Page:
Electrical cable

 

 

An electrical cable is an assembly of one or more wires running side by side or bundled, which is used to carry electric current.
A cable assembly is the composition of one or more electrical cables and their corresponding connectors. A cable assembly is not necessarily suitable for connecting two devices but can be a partial product (e.g. to be soldered onto a printed circuit board with a connector mounted to the housing). Cable assemblies can also take the form of a cable tree or cable harness, used to connect many terminals together.
The term cable originally referred to a nautical line of specific length where multiple ropes are combined to produce a strong thick line that was used to anchor large ships. As electric technology developed, people changed from using bare copper wire to using groupings of wires and various sheathing and shackling methods that resembled the mechanical cabling so the term was adopted for electrical wiring. In the 19th century and early 20th century, electrical cable was often insulated using cloth, rubber or paper. Plastic materials are generally used today, except for high-reliability power cables. The term has also come to be associated with communications because of its use in electrical communications.
Physically, an electrical cable is an assembly consisting of one or more conductors with their own insulations and optional screens, individual covering(s), assembly protection and protective covering(s). Electrical cables may be made more flexible by stranding the wires. In this process, smaller individual wires are twisted or braided together to produce larger wires that are more flexible than solid wires of similar size. Bunching small wires before concentric stranding adds the most flexibility. Copper wires in a cable may be bare, or they may be plated with a thin layer of another metal, most often tin but sometimes gold, silver or some other material. Tin, gold, and silver are much less prone to oxidation than copper, which may lengthen wire life, and makes soldering easier. Tinning is also used to provide lubrication between strands. Tinning was used to help removal of rubber insulation. Tight lays during stranding makes the cable extensible (CBA as in telephone handset cords).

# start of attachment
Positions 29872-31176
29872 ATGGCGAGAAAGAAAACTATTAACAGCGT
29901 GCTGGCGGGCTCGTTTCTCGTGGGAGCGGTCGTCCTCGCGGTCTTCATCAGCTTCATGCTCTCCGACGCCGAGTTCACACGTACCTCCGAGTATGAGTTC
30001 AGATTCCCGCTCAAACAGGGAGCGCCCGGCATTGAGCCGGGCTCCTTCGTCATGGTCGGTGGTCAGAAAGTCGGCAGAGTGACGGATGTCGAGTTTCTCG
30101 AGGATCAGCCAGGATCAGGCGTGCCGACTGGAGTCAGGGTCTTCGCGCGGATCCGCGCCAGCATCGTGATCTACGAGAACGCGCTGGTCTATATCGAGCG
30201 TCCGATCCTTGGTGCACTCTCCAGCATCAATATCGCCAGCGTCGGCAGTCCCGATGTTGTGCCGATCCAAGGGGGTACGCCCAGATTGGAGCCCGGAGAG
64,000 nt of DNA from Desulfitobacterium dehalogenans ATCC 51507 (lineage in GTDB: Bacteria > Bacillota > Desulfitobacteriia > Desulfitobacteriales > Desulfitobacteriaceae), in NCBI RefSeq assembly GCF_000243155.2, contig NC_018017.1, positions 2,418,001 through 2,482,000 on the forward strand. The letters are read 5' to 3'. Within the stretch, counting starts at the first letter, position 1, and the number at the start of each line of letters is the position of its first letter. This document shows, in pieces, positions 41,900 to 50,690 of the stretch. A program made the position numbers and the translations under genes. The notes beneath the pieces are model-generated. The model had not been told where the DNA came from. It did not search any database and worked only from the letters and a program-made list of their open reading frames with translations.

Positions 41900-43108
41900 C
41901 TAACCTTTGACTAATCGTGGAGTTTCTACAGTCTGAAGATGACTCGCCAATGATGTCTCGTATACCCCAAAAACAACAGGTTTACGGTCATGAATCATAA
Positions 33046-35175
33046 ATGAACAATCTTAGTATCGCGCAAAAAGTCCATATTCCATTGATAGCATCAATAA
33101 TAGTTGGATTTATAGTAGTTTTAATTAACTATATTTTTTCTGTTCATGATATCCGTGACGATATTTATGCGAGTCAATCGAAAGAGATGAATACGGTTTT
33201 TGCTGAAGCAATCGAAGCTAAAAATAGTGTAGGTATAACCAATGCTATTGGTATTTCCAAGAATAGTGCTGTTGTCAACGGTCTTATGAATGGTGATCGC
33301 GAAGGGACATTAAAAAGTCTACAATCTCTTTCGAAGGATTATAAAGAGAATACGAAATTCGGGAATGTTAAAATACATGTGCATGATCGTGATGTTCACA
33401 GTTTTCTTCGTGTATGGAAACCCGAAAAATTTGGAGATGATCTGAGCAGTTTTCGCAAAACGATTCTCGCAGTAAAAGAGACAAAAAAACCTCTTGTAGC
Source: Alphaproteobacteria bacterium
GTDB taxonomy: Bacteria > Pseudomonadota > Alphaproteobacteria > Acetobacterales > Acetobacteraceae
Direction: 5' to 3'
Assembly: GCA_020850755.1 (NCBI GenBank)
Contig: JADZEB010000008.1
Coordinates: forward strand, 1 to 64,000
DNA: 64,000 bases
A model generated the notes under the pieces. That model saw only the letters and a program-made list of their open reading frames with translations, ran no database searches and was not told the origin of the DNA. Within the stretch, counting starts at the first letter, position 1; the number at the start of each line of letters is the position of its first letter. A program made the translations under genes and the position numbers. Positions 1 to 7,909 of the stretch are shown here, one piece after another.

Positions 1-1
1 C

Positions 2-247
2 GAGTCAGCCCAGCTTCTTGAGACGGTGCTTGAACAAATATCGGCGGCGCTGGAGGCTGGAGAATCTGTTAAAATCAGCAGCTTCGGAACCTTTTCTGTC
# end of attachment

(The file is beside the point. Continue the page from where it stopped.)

Any current-carrying conductor, including a cable, radiates an electromagnetic field. Likewise, any conductor or cable will pick up energy from any existing electromagnetic field around it. These effects are often undesirable, in the first case amounting to unwanted transmission of energy which may adversely affect nearby equipment or other parts of the same piece of equipment; and in the second case, unwanted pickup of noise which may mask the desired signal being carried by the cable, or, if the cable is carrying power supply or control voltages, pollute them to such an extent as to cause equipment malfunction.
Coaxial design helps to further reduce low-frequency magnetic transmission and pickup. In this design the foil or mesh shield has a circular cross section and the inner conductor is exactly at its center. This causes the voltages induced by a magnetic field between the shield and the core conductor to consist of two nearly equal magnitudes which cancel each other.
In building construction, electrical cable jacket material is a potential source of fuel for fires. To limit the spread of fire along cable jacketing, one may use cable coating materials or one may use cables with jacketing that is inherently fire retardant. The plastic covering on some metal clad cables may be stripped off at installation to reduce the fuel source for fires. Inorganic coatings and boxes around cables safeguard the adjacent areas from the fire threat associated with unprotected cable jacketing. However, this fire protection also traps heat generated from conductor losses, so the protection must be thin.